For years I have participated in our church’s or our school’s angel tree program. Families come to them when in need; they hang paper ornaments on a Christmas tree with a gift idea written on each; friendly “angels” take the ornament, buy the gift and bring it back for distribution. Giving is part of the Christmas spirit after all.
But this year? I’ve turned sour on the whole angel tree experience. I’ve heard one too many stories of a family claiming to be in need when in fact, they were far from it. People pulling up in their Range Rover to pick up a generous group’s Thanksgiving donation. I’ve had more than one store clerk tell me about people returning all gifts with gift receipts to get money that they’ll use for who knows what. I’m not trying to judge people’s choices here or be a complete scrooge. I’m just feeling that I can’t trust the systems I’d previously trusted. I know there are families in genuine need out there – I just don’t feel that I know how to reach them.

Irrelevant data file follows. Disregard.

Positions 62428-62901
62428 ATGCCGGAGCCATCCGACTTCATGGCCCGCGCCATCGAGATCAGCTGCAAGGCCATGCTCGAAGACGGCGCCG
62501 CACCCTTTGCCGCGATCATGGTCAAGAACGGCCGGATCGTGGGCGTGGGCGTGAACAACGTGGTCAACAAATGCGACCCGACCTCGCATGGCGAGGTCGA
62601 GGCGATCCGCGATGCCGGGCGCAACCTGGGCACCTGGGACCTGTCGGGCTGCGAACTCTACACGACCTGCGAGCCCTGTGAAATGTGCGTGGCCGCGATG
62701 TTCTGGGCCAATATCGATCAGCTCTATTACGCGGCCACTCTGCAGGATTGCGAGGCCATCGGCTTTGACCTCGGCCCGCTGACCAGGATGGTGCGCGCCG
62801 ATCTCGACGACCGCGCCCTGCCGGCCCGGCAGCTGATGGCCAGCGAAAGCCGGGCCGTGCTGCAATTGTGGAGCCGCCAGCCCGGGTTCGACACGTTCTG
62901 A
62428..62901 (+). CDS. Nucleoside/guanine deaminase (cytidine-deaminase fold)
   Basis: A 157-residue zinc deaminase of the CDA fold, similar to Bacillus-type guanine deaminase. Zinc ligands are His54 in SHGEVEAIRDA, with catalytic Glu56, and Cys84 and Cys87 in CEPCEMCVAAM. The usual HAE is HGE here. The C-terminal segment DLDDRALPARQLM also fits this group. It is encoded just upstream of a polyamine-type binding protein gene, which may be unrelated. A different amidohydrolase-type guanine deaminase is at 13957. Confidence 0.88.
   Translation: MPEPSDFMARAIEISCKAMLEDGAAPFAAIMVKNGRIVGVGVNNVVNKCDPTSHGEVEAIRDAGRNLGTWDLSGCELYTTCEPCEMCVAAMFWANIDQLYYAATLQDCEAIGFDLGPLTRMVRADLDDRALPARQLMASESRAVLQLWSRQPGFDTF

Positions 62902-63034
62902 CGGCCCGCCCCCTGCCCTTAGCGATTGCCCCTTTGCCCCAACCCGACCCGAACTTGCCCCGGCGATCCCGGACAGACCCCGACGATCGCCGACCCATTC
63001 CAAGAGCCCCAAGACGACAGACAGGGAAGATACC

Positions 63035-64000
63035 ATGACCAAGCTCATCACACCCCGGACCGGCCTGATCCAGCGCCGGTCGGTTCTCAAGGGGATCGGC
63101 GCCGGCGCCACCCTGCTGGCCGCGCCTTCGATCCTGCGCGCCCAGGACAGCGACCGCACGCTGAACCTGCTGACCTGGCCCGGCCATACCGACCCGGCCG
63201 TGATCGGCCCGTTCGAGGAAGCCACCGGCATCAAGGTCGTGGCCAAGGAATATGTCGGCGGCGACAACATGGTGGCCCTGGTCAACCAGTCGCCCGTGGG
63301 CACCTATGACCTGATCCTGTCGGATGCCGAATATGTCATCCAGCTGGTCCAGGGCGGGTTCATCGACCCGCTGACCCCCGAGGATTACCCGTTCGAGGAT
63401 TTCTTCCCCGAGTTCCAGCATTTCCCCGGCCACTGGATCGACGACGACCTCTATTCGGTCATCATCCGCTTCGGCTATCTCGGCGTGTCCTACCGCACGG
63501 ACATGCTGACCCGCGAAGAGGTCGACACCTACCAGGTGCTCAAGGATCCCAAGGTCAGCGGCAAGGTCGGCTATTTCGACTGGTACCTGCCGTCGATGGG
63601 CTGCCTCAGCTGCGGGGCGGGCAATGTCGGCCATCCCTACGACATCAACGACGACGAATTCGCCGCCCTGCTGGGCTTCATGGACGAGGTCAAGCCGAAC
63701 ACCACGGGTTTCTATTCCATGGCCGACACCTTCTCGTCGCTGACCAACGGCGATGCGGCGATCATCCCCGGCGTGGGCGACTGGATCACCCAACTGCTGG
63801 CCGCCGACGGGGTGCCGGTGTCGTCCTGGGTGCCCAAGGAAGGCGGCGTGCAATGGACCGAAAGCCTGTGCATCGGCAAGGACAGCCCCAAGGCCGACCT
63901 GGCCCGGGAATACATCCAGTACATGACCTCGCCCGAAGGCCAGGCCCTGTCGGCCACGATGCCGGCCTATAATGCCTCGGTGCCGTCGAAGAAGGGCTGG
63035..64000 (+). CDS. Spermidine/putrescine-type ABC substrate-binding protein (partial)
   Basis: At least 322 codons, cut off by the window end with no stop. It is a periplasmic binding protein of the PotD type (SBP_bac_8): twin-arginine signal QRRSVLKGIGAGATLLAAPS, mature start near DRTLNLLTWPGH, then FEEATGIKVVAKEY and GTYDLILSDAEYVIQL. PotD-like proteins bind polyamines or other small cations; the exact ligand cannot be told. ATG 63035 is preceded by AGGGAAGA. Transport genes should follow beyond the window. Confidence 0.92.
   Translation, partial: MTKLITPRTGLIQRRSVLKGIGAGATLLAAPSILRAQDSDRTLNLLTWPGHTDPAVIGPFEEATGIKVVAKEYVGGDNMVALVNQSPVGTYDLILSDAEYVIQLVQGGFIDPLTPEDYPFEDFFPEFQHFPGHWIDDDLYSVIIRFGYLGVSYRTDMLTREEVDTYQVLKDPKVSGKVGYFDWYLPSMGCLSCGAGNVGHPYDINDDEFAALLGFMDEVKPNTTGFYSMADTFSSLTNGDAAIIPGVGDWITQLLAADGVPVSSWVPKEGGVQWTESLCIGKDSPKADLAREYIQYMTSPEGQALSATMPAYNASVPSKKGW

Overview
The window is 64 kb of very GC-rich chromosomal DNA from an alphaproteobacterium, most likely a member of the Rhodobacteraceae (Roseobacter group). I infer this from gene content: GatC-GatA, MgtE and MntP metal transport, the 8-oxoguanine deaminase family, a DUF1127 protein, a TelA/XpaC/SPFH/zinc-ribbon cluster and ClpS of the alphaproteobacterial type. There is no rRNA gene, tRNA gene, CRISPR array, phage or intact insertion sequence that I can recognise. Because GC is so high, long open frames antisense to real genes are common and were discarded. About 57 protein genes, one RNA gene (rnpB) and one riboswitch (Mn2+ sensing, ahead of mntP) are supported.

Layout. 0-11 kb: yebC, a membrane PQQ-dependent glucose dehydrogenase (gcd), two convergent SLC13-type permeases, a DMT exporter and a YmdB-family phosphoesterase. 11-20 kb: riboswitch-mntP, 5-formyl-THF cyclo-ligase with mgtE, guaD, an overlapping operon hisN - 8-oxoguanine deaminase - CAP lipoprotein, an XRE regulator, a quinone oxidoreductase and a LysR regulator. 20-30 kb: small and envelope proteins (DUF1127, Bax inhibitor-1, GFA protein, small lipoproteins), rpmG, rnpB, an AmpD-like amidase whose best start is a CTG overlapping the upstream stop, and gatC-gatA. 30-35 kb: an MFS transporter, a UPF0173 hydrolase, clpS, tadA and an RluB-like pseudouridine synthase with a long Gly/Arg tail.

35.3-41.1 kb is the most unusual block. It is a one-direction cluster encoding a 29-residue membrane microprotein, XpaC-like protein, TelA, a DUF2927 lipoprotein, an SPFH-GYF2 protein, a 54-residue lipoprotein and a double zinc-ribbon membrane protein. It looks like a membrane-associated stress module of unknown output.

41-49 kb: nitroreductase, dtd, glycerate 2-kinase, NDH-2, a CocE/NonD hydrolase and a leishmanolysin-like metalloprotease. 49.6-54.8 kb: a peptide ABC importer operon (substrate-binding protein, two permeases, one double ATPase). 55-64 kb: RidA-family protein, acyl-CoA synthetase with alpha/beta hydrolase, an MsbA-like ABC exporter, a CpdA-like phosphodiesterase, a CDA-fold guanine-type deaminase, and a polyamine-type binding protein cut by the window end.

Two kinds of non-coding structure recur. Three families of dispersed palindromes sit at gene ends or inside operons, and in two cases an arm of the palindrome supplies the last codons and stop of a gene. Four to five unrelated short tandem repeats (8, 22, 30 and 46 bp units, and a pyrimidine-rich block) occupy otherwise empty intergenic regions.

It’s depressing on a lot of levels so this year, I decided to bow out. To continue the donations I make throughout the year to certain causes but not to participate in any holiday giving projects. Then my church’s Director of Religious Education sent me an email.
In that email she mentioned that she has adopted a few families in our program that are in genuine need. The cynic in my head immediately wondered how well she screened these families. But before hitting delete the lists of items on these gift lists caught my eye. Deodorant… soap… contact cleaner…
When people put basic necessities on their Christmas list… well, I tend to think they are genuinely in need. I went to Target last night and filled my cart with necessities and added a number of items on the list for a 12 year old boy. I can only hope that the socks, shirts, soap and other items will be received in the same spirit that they are being given: a humble and grateful one.